While Maine continues to debate the potential environmental impacts of Central Maine Power Co.’s proposed 145-mile transmission line, the Massachusetts attorney general and environmental groups have warned the contracts that would govern power sold over a completed line could undermine the state’s attempt to bring new amounts of clean, renewable power into New England.
The 20-year contracts, which are currently being evaluated by Massachusetts regulators, cover the sale of hydroelectricity over the proposed line from Hydro-Quebec, which is owned by the Quebec government, to Massachusetts electric utilities. Those utilities would then in turn sell that electricity to their residential and commercial customers, who are footing the $1 billion cost of the proposed line.
CMP and Hydro-Quebec proposed the line through Maine in response to a call by Massachusetts lawmakers for projects that would bring large amounts of new renewable energy into the state. But the contracts negotiated between Hydro-Quebec and the Massachusetts utilities omit a key provision, the absence of which could undermine Massachusetts’ effort to reduce its carbon emissions, according to Maura Healey, the state’s Democratic attorney general. (The Massachusetts attorney general serves as the state’s consumer advocate before utility regulators, the same role the public advocate serves in Maine.)
Hydro-Quebec already sells significant amounts of electricity into New England through other existing lines. The proposed contracts don’t require the energy that Hydro-Quebec sells over the proposed transmission line to be in additionto that total. Instead, the language in the contracts would allow Hydro-Quebec to take the energy it already sells into the shared New England electricity market and redirect it to the proposed line for higher prices, critics said.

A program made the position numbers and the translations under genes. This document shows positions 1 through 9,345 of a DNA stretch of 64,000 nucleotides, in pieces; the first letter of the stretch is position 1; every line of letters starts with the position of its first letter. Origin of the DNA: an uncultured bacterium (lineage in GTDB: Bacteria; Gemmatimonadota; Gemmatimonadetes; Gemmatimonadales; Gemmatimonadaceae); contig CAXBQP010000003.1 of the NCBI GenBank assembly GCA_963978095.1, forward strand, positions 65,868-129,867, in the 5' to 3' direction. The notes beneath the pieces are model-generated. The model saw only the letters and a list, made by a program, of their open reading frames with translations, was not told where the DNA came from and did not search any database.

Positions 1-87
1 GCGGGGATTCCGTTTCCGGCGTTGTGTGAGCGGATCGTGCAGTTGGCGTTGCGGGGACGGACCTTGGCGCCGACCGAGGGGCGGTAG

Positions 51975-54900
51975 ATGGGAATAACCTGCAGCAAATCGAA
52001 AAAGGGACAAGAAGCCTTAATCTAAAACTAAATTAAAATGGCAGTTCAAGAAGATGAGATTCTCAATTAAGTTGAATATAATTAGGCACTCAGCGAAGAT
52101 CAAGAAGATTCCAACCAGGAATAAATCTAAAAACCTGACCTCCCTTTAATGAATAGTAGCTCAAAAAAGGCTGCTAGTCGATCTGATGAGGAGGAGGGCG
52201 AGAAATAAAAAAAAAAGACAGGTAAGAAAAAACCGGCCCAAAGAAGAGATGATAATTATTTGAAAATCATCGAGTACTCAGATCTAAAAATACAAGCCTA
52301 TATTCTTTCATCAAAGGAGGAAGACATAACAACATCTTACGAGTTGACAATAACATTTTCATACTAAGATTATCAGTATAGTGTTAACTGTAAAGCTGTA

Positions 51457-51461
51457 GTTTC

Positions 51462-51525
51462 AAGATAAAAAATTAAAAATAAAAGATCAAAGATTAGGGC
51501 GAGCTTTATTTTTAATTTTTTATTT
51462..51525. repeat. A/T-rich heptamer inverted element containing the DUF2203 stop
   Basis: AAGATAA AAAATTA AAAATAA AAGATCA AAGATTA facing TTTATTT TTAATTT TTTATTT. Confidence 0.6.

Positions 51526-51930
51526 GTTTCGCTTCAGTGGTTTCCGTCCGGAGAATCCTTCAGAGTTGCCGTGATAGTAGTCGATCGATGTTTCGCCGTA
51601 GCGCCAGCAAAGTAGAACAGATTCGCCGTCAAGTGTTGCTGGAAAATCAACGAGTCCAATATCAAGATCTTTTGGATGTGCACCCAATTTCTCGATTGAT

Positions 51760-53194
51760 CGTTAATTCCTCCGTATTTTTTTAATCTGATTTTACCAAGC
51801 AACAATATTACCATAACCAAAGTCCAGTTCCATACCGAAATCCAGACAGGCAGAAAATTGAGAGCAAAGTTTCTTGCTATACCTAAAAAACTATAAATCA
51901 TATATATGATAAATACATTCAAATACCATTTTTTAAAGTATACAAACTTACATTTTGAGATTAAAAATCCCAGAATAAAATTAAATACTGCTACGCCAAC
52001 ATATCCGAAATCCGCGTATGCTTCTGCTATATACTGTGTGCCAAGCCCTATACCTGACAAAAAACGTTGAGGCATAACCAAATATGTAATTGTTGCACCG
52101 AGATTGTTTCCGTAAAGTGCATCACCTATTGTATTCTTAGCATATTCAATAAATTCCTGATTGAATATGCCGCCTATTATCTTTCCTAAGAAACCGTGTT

If that happens, Massachusetts ratepayers could pay $1 billion for a line through western Maine that doesn’t actually bring them any new energy, the attorney general and environmental groups said in legal filings. In response, a Hydro-Quebec spokesperson called the scenario “illogical,” explaining the Canadian utility would want to maximize its exports as much as possible to increase revenue.
At the end of March, the Massachusetts attorney general filed a brief arguing the contracts, called power purchase agreements, “undermine the original intent and purpose” of the state’s legislative effort to procure new renewable energy and should be amended.
Hydro-Quebec already sells 14.8 terawatt hours of energy into New England a year, the attorney general’s office wrote. Massachusetts asked for projects that would deliver 9.5 terawatt hours of renewable energy to the state annually. That means that, with the line in place, Hydro-Quebec should be contractually required to deliver 24.3 terawatt hours per year — the amount it currently sells plus the amount it would sell over a completed line — the attorney general’s office argued.